presidential pick through this convention and that Mike Pence was a very staunch, cultural Conservation was a way to insure that at least Trump

would get the person he picked whether or not that was the person he actually wanted or not.

MCKINNON: I would say the pick does no harm which is ...

AMANPOUR: And what about to come back? I mean, John was saying any political strategists like yourself know .

MCKINNON: Well, I'll say two things about it. One is that, you know, it's just absolute campaign 101 that you run and he speak, particularly as John

said, you know, the potential first lady, somebody who's never really given a public speech before, you absolute have to cover that ground. That's

just due diligence. The second thing is that now that this individual has come forward could have saved a lot of time and a lot of headaches by just

doing this about 14 hours ago. You know, would you cover up like that?

AMANPOUR: Well, that makes a difference. You say the vice presidential pick won't be defined or anything, but will this make a .

MCKINNON: No.

AMANPOUR: . difference in people's mind?

MCKINNON: No, I don't think so at all.

AMANPOUR: No, OK.

MCKINNON: I mean I don't think people really thought there was intent here. You know, it's a minor script. But it does show the problem having

a campaign that's really been put together by spit and glue. That's kind of how they got here. They're quick and they're nimble. But this shows

the problem of not having like a deep infrastructure and typical campaign.

AMANPOUR: So to the two of you, I want to ask, because clearly, the light motif of the last years of this campaign is the massive partisanship

between the parties and obviously within the Democratic and the Republican Party. If you look at Trump, Sanders, et center, where is the center?

What did you think of the tactic of essentially criminalizing political differences in the theatrics of Governor Christie last night? Every

mistake or every political disagreement with Hillary Clinton was put to the crowd as guilty, lock her up. Where does that leave this country?

MCKINNON: Well, it shows just, you know, how partisan the country has become and there's -- it also shows that for Trump, and to some degree on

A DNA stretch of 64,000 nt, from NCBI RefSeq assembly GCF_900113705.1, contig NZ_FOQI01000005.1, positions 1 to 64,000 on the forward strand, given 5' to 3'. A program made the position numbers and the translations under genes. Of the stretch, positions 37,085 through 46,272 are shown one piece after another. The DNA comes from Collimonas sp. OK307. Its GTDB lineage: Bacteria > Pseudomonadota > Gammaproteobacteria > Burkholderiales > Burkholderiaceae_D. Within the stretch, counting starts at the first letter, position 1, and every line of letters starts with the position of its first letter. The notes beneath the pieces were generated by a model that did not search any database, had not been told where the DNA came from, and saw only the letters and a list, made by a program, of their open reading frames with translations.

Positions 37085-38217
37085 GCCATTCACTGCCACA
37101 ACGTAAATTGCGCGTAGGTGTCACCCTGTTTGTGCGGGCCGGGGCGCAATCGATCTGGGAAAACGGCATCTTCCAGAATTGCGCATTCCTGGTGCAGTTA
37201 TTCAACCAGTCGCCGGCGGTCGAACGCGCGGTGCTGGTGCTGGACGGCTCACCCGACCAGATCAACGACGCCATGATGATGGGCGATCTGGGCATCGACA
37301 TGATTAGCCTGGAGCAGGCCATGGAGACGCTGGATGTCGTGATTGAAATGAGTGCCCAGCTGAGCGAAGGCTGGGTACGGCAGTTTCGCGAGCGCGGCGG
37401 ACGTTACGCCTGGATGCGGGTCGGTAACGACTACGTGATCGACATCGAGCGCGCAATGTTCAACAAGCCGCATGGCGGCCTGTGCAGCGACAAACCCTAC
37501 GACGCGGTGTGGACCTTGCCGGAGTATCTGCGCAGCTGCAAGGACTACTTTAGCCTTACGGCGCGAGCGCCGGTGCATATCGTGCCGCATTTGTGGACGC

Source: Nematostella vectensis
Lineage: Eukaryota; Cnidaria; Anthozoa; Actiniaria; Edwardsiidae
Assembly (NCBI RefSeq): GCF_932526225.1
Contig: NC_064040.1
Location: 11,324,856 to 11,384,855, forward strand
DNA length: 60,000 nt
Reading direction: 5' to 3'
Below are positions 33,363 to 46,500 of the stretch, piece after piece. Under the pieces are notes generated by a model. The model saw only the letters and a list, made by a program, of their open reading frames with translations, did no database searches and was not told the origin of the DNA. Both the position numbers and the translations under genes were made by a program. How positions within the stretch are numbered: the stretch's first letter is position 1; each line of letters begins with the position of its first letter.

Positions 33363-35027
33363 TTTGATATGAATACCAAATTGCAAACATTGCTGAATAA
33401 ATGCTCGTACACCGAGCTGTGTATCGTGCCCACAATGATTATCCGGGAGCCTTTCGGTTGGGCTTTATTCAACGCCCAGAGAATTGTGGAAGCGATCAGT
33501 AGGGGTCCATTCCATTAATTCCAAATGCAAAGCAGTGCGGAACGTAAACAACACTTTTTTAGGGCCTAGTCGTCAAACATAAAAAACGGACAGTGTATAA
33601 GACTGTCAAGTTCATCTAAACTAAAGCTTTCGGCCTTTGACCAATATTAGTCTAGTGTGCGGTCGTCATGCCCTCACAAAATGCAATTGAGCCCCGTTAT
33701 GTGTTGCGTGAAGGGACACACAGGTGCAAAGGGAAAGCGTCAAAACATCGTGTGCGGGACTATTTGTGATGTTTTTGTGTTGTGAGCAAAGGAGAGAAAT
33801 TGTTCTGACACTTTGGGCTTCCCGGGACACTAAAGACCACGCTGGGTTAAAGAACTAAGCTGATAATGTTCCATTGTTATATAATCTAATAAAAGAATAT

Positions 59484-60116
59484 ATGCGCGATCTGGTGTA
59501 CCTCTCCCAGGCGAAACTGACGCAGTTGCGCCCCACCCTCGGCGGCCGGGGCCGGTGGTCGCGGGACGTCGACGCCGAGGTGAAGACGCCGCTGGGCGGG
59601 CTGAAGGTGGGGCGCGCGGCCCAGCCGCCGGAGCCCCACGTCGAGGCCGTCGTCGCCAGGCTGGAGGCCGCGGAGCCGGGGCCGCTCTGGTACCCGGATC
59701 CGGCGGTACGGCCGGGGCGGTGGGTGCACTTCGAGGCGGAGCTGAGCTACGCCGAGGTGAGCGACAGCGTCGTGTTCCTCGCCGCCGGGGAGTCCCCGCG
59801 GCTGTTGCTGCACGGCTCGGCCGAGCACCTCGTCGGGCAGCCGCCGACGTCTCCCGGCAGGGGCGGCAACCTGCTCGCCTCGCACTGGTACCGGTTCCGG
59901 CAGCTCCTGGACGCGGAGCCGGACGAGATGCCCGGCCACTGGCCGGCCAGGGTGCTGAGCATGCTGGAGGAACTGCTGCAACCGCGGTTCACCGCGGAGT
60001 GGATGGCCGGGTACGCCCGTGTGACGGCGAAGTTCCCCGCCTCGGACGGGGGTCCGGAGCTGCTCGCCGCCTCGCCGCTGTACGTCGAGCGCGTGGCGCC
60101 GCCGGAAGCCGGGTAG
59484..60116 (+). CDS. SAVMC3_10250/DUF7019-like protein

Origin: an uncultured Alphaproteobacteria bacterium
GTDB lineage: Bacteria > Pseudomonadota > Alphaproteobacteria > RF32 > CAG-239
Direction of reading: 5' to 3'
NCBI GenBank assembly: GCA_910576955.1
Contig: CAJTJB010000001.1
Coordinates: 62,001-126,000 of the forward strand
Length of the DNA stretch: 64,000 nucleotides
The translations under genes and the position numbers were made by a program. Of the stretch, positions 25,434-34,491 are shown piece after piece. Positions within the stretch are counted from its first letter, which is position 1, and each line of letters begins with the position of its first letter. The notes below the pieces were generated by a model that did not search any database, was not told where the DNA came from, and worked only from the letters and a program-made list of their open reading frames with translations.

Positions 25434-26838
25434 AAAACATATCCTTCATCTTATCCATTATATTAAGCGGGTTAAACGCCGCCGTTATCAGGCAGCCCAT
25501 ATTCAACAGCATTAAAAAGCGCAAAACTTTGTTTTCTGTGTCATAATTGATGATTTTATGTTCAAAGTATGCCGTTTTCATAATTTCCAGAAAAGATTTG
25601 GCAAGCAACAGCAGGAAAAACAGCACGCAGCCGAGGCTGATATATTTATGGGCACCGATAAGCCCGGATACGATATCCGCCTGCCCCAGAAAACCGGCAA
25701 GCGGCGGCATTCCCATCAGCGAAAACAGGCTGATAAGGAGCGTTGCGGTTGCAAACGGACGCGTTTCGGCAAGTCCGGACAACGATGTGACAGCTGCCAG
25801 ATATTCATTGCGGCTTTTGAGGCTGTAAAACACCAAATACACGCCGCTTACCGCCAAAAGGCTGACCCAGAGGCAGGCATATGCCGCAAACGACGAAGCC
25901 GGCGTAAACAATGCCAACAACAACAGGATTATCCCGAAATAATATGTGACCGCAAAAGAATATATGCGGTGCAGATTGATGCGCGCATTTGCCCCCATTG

the Democratic side, they know that they have to rally the base. Donald Trump has to have 90 percent of the Republican Party behind him in order to

get elected. Currently coming in to this, he's only got 75 percent. So part of that is just throwing that red meat to the base of the Republican

Party to make sure that they're excited and that's the kind of thing that animates him.

HEILEMANN: A national convention like this has to do two things, you have to unify the party and you also have to reach outside of the party base in

order to win. Republicans have lost five in the last six popular votes in America. Democrats have a huge structural advantage at the level, at your

college and the popular vote because the way the demographic of the country has changed.

[14:10:04] So Donald Trump has to unite the Republican Party. Mark is 100 percent right, but that's not enough to win in America. Republicans are

the minority party at the presidential level. He's got to also attract people who are not conservatives, who are not the core of the party. So,

lock her up is a great message for people in this hall and for rapid Clinton haters. It is not a great message for college educated woman in

the suburbs of Philadelphia who Donald Trump needs to win if he wants to be president.

AMANPOUR: It is extraordinary that almost none of Donald Trump's rivals are coming here. The governor of this very state, Ohio, John Kasich, is

not coming here. But he did speak yesterday about why he wasn't and he said that the Republican Party has to have a jolly good look inside to see

what kind of a 21st century party it can be. And this is also what he said. I'm going to play it and we can talk about that.

(BEGIN VIDEO CLIP)

GOV. JOHN KASICH (R), OHIO: When you say things, you have to mean them. If you don't mean them, don't say them. So the things that I've talked

about in this country, the importance of trade, the importance of immigration, the importance of bringing people together, these things are

important to me. And, it's not just some political role that I'm espousing.

(END VIDEO CLIP)

AMANPOUR: So, it sounds very rational. Has the party -- can the party get back to that idea even with the Trump presidency or after this election?

We've got one minute, so 30 seconds. Mark first and then John.